This is a dilemma faced by many athletes in many sports. The debate relates to an increase in body mass and its impact on the speed of the athlete. Traditionally heavy athletes are considered slow but strong. Light athletes are considered quicker and more nimble but lack mass which is beneficial in contact. In the modern era of sport, athletes are statistically bigger and faster. It seems our traditional thinking is being proven wrong.
When we think of speed we usually are thinking of a mixture between the ability to change direction quickly and top speed. They are closely linked but not the same. Change in direction involves both deceleration and acceleration. Top speed is more a case of overcoming braking or decelerative forces. In both examples the rate of force development is key. The more force one can produce the more they displace their mass, the more they move. Strength is required to produce force but also to control deceleration. Stride rate has been shown to have little impact on top end speed. Stride length however, has a great impact.
Athlete’s strength levels tend to have a narrower range than their bodyweight. This means that lighter athletes will tend to have a better relative strength to weight ratio. This generally translates into them being quicker. In recent years, bigger athletes have begun to demonstrate similar levels of speed and agility. They also show greater strength levels. One important factor in strength to weight ratio is lean body mass. Bodyfat contributes little to the generation of force yet will contribute significantly to decelerative forces. Therefore excess body mass in the form of fat will have a negative impact on speed.
Gaining mass is traditionally accomplished using high volume weight training to induce muscle hypertrophy. Programs which aim purely at achieving hypertrophy tend to promote modest strength improvements. Athletes may put on extra mass over the course of a short offseason. They then feel sluggish when they return to competition. This is often because their relative strength to weight ratios have become less favorable.
In some very rare cases there is structural influence in the muscle mass which can inhibit the rate of muscle contraction. Muscle fibres contract through the sliding filament theory. This sliding of fibres creates friction. The more muscle filaments the more friction. Friction reduces rate of contraction. Rate of contraction is very important when we need to produce power. This has only been witnessed in a handful of circumstances where specific muscle groups may be overdeveloped. Track cycling is one such sport where this can occur from time to time.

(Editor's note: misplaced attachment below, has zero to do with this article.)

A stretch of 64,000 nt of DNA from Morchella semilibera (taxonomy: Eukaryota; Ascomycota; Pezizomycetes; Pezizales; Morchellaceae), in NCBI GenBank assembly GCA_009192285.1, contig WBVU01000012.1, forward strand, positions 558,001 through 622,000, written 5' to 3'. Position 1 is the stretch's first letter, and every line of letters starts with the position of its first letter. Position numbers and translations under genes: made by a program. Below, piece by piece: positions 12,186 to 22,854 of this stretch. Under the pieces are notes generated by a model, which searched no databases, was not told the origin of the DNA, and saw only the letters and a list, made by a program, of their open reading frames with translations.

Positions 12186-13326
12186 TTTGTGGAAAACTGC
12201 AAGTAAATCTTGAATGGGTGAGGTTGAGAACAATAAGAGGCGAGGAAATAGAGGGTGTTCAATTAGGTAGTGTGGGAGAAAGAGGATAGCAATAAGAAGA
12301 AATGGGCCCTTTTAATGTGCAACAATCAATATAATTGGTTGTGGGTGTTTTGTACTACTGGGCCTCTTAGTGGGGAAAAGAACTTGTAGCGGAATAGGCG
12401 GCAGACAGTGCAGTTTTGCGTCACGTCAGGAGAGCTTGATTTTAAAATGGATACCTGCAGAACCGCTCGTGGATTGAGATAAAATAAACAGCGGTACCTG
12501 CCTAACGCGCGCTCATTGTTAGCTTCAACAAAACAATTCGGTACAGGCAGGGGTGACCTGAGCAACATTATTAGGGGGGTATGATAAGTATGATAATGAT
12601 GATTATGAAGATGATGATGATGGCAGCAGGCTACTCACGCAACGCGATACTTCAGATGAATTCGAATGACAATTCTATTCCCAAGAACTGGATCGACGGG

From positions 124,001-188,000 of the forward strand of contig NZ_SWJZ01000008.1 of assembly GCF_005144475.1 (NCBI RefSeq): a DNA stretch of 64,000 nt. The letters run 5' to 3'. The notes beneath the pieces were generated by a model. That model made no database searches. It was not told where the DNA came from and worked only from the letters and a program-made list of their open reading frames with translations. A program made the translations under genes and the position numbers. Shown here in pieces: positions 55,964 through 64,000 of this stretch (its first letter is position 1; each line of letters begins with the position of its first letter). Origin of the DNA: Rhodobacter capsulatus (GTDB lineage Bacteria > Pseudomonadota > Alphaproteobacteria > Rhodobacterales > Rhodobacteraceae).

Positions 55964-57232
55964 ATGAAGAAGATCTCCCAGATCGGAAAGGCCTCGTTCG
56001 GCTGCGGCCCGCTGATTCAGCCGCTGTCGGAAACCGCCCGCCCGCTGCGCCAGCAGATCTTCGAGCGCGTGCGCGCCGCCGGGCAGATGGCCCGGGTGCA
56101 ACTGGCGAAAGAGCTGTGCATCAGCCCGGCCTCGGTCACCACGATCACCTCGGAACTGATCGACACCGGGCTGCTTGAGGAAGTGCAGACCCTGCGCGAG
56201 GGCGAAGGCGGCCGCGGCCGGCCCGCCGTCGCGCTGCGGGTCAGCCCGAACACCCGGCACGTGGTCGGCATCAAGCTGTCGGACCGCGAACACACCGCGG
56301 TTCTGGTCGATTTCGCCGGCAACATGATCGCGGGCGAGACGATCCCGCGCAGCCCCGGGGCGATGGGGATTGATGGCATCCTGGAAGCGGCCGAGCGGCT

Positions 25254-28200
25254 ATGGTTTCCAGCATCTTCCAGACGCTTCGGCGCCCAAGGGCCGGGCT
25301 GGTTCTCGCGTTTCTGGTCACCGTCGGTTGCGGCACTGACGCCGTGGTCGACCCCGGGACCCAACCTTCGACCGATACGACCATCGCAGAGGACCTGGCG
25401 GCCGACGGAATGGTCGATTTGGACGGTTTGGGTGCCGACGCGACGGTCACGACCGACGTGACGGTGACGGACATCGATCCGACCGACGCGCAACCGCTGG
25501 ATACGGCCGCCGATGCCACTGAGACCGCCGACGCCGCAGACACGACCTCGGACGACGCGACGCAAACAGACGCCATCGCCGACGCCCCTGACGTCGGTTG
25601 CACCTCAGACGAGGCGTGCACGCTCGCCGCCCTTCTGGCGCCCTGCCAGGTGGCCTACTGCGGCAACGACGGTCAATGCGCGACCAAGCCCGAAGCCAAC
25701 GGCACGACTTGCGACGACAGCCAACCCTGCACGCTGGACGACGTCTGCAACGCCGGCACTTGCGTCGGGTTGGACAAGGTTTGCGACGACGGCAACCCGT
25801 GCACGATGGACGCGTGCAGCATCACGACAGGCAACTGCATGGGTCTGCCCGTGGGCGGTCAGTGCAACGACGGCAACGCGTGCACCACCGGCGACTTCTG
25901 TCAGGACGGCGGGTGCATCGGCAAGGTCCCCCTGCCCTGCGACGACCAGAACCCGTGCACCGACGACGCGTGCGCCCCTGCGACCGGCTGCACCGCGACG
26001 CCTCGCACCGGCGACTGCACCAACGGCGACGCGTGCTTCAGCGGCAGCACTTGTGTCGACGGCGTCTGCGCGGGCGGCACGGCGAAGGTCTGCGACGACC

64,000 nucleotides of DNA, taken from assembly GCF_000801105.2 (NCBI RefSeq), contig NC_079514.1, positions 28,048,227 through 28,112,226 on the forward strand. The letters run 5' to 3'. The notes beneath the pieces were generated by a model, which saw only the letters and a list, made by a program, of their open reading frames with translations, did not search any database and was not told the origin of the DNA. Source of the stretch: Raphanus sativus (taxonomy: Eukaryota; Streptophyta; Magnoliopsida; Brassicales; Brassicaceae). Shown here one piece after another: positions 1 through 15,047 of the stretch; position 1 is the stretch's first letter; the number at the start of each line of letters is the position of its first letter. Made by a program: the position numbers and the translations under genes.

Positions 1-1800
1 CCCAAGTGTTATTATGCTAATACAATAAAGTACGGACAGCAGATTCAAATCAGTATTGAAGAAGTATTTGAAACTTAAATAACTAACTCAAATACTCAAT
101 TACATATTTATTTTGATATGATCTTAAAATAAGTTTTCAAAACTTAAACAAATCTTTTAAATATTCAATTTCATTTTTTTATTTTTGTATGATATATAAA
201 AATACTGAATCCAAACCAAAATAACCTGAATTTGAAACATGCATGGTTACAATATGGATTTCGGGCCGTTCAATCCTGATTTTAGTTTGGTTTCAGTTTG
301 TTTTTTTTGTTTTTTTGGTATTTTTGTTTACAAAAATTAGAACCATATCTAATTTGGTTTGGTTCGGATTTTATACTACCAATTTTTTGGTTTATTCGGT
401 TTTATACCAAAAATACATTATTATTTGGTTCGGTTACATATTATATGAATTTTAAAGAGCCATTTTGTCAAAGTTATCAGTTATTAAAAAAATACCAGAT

So the question is, how is it possible to increase mass and maintain functional speed on the field of play. Simply put the key factor is time. An athlete who gains mass over a longer period will be able to spend time keeping other capabilities at a relatively similar level. Speed strength and neural training can be implemented ensuring these also develop. These are key components in the rate of force production. A program which cycles between short blocks of training, gradually developing each capability will achieve the goal. This is known as periodization. An athlete could also train all three capabilities in the same training block, but would witness more modest improvements.
Most of the time losing speed when bulking up is a result of doing things too quickly. Athletes may gain 3-5kg in a three month period with little emphasis on pure strength or speed. They have the new mass but have not yet trained to carry it on the field. Often they panic and attempt to lose the weight again. This means they never have a chance to train to their new potential. This usually promotes a reluctance to attempt to increase mass in the future.
In summary gaining weight will only slow an athlete down if the weight gained is in the form of fat. Initially they may lose speed only if their rate of mass increase exceeded their rate of strength improvements. Some top sprint coaches suggest that a sprint athlete would need to be able to back squat twice bodyweight before they will reach full potential. Hypertrophy style rep schemes are also not typically associated with neural improvements. Neural training in the form of speed strength style training is essential to maintain fast rates of muscle contraction.
Obviously speed is a skill and technique in sprinting and change of direction is important. The issue is that athletes tend to want things quickly. They focus on one thing while neglecting another. Genetically we are predisposed to be big or small, fast or slow. We rarely give a whole lot of time to our weaknesses as it distracts from our strengths. If athletes are a little more patient and approach things with a patient and diligent attitude then they tend to be more successful in the long run. Many athletes do not have the technical skill mastery to reach their potential to begin with. In this case they cannot blame their body mass.
The conclusion is that there are many aspects of increasing body mass which can have a negative influence on speed. Despite this, increased muscle mass can improve power output through increasing force production capabilities. If they support these changes with a period of speed strength and neural focus training then they should see no major loss in speed. It is difficult to achieve dramatic changes in body mass without it having an impact.
Athletes must weigh up the benefits, versus the time in which they have to make changes. At some point size will have a detrimental influence but most athletes never get close to this point. Athletes who fear that they will get slower should be assured that this is rarely the case when their training is appropriate and gradual.
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